The five-minute Foreigner exercise is the high point of a play that doesn't have enough of them and that, by the latter part of the second act, is a shambles. The beginning of the first act is rough going also, as Shue -- who died in a 1985 plane accident -- labors to put his premise into motion. Broderick plays Charlie Baker, a self-described boring chap brought to a Georgia fishing lodge for a three-day stay by military pal Froggy LeSueur (Byron Jennings). Why the British Charlie's there taking a break from his philandering wife isn't a question that audiences are supposed to ask; they're expected to accept that Charlie's timidity leads him to pass himself off as a man who speaks no English.
Accustoming themselves to Charlie's initial silence are lodge owner Betty Meeks (Frances Sternhagen) and a few other residents whose presence is only vaguely explained: former debutante Catherine Simms (Mary Catherine Garrison); her conniving fiancé, Reverend David Marshall Lee (Neal Huff); and her slow-witted brother, Ellard (the aforementioned Cahoon). At first Betty, Catherine and Ellard don't know what to make of Charlie, but they quickly befriend him and even begin to learn from him. Meanwhile, Reverend Lee and shady sidekick Owen Musser (Lee Tergesen) get to worrying that Charlie's influence will derail their plan to take over the lodge for devious ends. Before Charlie's visit ends, the Ku Klux Klan has arrived to menace the lodge occupants, and a detonating device that Froggy LeSueur revealed earlier is operated.
So The Foreigner is one of those jaunts in which a stranger comes through the door shortly after the curtain rises and changes everyone for the better, romantically melting at least one hard heart by the time all is said and done. Of course, there's no problem with putting a new spin on this basic plot if it's spun well. For a time, Charlie's way of insinuating himself into the others' dilemmas is loopy enough to have its charm and even a bit of a farcical edge. But Shue, reaching for dramatic excitement, eventually ups the ante by exposing Reverend Lee and chum Owen as racists and anti-Semites, an unnecessarily off-putting shift in tone. He also devises a trap for the heavies that requires the kind of whispering sitcom huddle between comic conspirators that was outdated by the time My Little Margie went off the air.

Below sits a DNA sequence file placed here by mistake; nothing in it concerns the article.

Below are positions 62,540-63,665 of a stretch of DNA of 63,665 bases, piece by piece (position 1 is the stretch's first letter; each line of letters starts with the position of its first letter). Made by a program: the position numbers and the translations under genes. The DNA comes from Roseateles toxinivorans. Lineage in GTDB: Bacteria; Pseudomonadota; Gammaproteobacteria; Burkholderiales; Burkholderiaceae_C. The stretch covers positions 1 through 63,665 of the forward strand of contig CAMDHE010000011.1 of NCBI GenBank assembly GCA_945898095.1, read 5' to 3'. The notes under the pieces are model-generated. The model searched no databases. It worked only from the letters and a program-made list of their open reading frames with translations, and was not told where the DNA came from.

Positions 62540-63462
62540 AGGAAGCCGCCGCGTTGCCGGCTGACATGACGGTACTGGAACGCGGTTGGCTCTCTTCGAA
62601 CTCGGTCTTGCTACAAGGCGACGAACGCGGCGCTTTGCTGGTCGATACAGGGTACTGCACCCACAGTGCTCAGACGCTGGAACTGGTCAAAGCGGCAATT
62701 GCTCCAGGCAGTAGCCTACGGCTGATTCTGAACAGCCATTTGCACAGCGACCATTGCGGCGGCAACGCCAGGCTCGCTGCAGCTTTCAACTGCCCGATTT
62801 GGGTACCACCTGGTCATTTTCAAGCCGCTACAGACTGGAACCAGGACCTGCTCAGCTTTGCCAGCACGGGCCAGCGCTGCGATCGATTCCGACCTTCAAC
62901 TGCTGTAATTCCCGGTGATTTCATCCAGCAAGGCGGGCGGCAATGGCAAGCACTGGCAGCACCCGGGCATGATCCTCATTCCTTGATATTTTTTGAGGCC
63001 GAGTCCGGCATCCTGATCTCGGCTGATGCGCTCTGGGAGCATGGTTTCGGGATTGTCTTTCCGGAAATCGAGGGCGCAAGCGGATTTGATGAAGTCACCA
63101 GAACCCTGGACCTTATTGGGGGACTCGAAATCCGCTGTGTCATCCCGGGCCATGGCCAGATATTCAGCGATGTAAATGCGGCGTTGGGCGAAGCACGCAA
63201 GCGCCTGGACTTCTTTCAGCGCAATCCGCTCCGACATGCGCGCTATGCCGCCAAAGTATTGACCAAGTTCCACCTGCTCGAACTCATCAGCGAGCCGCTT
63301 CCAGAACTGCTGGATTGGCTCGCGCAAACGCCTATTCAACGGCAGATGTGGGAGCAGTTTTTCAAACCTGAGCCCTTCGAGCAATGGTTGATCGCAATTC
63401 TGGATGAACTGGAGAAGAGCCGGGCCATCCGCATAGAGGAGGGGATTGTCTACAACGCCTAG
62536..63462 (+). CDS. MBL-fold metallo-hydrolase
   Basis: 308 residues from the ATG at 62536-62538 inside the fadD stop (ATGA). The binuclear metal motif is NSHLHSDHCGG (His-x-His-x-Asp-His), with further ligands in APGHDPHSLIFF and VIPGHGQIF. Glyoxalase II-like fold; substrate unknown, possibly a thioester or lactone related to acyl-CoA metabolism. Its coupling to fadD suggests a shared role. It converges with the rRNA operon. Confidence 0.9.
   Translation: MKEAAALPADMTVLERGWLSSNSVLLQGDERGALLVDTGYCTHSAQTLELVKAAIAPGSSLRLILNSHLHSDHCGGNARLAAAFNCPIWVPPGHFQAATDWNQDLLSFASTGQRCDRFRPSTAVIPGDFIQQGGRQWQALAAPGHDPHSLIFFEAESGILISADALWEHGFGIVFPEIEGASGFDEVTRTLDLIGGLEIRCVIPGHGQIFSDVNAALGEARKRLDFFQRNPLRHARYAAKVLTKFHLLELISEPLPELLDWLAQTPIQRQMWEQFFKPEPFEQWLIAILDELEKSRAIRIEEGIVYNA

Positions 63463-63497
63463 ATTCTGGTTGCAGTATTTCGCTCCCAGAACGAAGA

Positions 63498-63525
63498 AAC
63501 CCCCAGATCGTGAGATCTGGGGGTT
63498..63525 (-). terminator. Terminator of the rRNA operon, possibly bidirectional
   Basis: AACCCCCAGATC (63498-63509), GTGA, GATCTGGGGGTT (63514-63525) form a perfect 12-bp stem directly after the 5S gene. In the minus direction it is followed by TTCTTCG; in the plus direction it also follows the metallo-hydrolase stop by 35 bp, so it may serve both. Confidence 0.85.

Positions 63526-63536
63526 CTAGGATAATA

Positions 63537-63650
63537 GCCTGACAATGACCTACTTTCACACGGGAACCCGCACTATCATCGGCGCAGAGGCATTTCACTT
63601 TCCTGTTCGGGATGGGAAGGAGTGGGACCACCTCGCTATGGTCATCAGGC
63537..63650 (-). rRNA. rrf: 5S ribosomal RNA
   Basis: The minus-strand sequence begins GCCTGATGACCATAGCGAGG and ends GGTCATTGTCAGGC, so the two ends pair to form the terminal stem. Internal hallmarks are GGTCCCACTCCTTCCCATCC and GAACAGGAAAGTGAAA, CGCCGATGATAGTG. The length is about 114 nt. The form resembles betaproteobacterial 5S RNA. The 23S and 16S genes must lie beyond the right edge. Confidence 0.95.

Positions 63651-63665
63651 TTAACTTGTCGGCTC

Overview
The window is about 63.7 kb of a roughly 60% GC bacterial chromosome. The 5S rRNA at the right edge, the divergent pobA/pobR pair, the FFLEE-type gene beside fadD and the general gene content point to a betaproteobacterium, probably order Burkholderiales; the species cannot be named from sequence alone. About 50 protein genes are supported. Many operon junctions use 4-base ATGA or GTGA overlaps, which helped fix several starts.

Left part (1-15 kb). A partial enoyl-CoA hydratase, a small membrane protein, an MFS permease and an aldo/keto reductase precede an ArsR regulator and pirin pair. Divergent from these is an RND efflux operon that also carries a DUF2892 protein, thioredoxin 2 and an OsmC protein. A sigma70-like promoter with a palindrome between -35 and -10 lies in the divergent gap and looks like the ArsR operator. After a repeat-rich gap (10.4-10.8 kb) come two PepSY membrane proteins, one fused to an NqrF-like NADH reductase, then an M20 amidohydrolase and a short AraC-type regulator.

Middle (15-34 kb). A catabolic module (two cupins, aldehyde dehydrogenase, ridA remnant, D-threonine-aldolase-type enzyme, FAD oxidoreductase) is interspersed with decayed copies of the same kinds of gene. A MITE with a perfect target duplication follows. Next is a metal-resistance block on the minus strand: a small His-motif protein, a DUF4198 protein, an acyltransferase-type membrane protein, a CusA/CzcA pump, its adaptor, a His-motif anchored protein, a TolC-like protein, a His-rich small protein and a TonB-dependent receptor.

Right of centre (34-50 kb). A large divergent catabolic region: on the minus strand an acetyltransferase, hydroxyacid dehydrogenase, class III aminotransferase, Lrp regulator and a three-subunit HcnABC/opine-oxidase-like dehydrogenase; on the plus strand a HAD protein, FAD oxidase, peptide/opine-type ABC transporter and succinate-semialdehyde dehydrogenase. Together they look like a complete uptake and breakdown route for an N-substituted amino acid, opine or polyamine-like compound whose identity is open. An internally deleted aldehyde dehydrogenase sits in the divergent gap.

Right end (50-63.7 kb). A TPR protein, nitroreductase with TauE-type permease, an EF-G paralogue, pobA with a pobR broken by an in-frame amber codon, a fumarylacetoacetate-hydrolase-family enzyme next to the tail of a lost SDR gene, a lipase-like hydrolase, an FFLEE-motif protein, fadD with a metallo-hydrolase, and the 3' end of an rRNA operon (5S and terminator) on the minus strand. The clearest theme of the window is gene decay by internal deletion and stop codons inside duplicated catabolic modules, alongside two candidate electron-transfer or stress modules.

Better to dwell on Broderick's contributions. Because the fellow has a sly gentility about him, his expertise can slip by almost unnoticed, yet it's there. From the time he was in Torch Song Trilogy at 17, Broderick has had the air of someone continuously contemplating Rafael Sabatini's opening line for Scaramouche: "He was born with the gift of laughter and a sense that the world was mad." Sly mockery underlies his playing, particularly in the eating scene with Cahoon and again when he tells an anecdote in the nonsense language that he's dreamed up for himself. Since he's talking gobbledegook, he could be changing what he does for each performance; judging from the way the other actors react, it seems that maybe he is. Whatever he's up to, it lifts the enjoyment quotient of the production a couple of notches. Broderick surely acquired some of his acting genes from his late father, James, but he's honed the crafty underplaying, the funny walks, and the irresistible eye-glint himself.
With Broderick carrying the comedy guidon and director Scott Schwartz shrewdly promoting as much improvisation by his ensemble as the traffic allows, the actors put a glow on Shue's flawed work. Sternhagen, who tries a Southern drawl for awhile, bounces with glee through her role. Garrison, looking like a disgruntled cheerleader, couldn't be cuter. Jennings, as a fellow who seems like he has some amiable pig-sticking in his past, gives another of his reliably detailed performances. Called on to play villains, Huff and Tergesen comply with more grace than the parts deserve. And then there's Cahoon, having the time of his life while making a name for himself.